- Make sure your business goes on smoothly.
An estate plan begins with a will or a living trust. Having a will does not avoid probate. Property titled in your name must go through the probate process before it can be distributed to your heirs. Legal fees and expenses are incurred. It can take nine (9) months to two (2) years to complete. Your probate file is open to the public. The court system controls the process, not your family.
For these and other reasons, a revocable living trust is preferred by many families and professionals. It can avoid probate at death. It prevents the court from controlling your assets if you become legally incapacitated, brings all of your assets together in one plan and provides privacy. One important feature is it can be changed by you at any time. Unlike a will, a trust continues after your death. It is managed by a trustee who you selected who will carry out your wishes after your death.
Two of the most important documents that should be a part of every estate plan is a Durable Power of Attorney and a Healthcare Power of Attorney. They are frequently ignored. However, you ignore them at your own risk. A Durable Power of Attorney is a document where an individual grants another individual, called an Attorney In Fact, the authority to make decisions on their behalf. The types of decisions customarily deal with the ordinary decisions of everyday life; the management of all or part of your business and personal life. Sounds simple, doesn’t it? Let me give you a real- life example. An elderly husband mistakenly thought that he could make decisions on behalf of his wife when she was diagnosed with dementia and was declared legally incompetent. This meant she could no longer legally make decisions on her own behalf, nor could she appoint her husband the authority to act on her behalf via a Durable Power of Attorney. They were both aware of what a Durable Power of Attorney was for, but they mistakenly thought that since they were a legally married couple, getting one prepared was unnecessary. They were sadly mistaken. The husband had to petition the probate court to be appointed her Guardian and Conservator. He had to submit an initial inventory of their assets and he has to prepare and submit an annual accounting of their income and expenses. In essence, their marriage is now under court supervision. Possessing a Durable Power of Attorney would have allowed the husband to continue to make the decisions that he wanted the freedom to do, but no longer can. This has proven to be a very expensive and frustrating lesson.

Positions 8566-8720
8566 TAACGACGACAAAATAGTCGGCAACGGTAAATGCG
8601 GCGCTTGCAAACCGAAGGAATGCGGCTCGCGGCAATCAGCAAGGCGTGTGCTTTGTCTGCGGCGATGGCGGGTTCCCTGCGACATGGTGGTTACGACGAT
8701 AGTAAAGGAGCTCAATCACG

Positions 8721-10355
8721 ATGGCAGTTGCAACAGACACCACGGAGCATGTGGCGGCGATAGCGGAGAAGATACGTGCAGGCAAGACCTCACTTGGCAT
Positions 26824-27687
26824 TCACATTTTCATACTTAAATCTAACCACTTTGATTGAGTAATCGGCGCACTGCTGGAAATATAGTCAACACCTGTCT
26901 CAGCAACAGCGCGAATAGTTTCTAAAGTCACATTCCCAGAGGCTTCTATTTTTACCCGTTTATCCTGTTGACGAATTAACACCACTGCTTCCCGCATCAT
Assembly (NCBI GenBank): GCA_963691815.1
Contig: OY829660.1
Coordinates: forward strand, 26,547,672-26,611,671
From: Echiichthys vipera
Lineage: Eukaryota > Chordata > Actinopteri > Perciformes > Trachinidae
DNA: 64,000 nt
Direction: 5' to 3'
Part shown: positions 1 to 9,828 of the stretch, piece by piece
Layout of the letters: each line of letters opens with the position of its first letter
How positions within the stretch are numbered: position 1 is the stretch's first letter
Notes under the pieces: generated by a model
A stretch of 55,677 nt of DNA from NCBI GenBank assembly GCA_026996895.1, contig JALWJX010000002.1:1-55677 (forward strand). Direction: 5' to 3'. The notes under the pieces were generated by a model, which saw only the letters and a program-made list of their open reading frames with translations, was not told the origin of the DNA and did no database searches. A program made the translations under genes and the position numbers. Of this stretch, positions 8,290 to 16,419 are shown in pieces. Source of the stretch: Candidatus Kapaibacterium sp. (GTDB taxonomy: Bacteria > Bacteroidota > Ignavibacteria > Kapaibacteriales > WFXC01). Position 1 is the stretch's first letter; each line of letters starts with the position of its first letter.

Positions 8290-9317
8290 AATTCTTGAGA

A Healthcare Power of Attorney, or a living will in other jurisdictions, is a document where an individual grants an agent full authority to make health-care decisions for them. You can only grant this authority when you are mentally competent to do so. The document details the decisions that are to be made on your behalf when you are no longer able to do so. This is an important document because it informs your family and friends what your wishes are regarding continued health care when you are no longer able to make decisions on your own behalf. This is especially important today considering the advances that medicine has made. You can be artificially kept alive for an indefinite period of time. Medical personnel will look to you for guidance on whether or not to resuscitate you or let you die in life-threatening situations. If the procedures would leave you in pain or a vegetative state, you might not want them performed. You make your wishes known through a Healthcare Power of Attorney.
 The American Bar Association – Guide to Wills & Estates, Third Ed., Random House Reference (2009), pages 6,7.